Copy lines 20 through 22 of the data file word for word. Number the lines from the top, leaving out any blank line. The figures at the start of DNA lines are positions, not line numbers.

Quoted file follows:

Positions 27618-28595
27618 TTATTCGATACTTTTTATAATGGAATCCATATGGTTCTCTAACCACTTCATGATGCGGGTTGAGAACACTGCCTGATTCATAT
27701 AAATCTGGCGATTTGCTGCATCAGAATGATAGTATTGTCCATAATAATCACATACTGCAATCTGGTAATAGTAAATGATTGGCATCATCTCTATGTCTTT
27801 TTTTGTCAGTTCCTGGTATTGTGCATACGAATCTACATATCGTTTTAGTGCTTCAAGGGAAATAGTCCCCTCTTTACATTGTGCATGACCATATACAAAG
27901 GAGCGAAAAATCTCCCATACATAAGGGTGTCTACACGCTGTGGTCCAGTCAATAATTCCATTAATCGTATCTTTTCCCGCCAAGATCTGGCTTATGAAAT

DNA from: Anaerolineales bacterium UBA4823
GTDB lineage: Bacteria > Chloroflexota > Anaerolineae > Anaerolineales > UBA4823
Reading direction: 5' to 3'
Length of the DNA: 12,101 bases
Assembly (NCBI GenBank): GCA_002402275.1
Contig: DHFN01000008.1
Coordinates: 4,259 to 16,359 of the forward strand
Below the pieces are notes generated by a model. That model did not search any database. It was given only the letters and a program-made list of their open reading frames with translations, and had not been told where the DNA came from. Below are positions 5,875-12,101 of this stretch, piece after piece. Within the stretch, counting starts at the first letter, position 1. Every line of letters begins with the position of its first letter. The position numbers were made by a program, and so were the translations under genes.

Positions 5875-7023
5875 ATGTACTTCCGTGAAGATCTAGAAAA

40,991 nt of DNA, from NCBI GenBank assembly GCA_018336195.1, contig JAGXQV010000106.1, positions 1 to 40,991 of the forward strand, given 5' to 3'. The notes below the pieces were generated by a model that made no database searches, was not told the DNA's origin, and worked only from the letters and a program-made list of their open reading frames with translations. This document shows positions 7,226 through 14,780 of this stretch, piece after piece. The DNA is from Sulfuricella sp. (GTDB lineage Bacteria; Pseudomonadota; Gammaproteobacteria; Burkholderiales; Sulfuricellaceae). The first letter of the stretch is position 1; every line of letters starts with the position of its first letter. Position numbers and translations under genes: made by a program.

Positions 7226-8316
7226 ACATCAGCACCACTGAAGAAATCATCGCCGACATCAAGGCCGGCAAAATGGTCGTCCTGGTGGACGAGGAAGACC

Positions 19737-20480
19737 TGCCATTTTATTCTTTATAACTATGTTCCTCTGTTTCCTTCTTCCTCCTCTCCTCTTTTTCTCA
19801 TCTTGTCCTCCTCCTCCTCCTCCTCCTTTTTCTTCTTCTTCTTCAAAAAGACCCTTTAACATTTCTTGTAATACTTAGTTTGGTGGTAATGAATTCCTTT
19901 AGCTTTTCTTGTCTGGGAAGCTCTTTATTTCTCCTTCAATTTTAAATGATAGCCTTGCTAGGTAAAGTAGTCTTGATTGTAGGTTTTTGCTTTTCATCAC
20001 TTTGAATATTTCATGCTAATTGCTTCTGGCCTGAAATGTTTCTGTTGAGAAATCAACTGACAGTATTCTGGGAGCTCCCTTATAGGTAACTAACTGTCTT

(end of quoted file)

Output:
19737 TGCCATTTTATTCTTTATAACTATGTTCCTCTGTTTCCTTCTTCCTCCTCTCCTCTTTTTCTCA
19801 TCTTGTCCTCCTCCTCCTCCTCCTCCTTTTTCTTCTTCTTCTTCAAAAAGACCCTTTAACATTTCTTGTAATACTTAGTTTGGTGGTAATGAATTCCTTT
19901 AGCTTTTCTTGTCTGGGAAGCTCTTTATTTCTCCTTCAATTTTAAATGATAGCCTTGCTAGGTAAAGTAGTCTTGATTGTAGGTTTTTGCTTTTCATCAC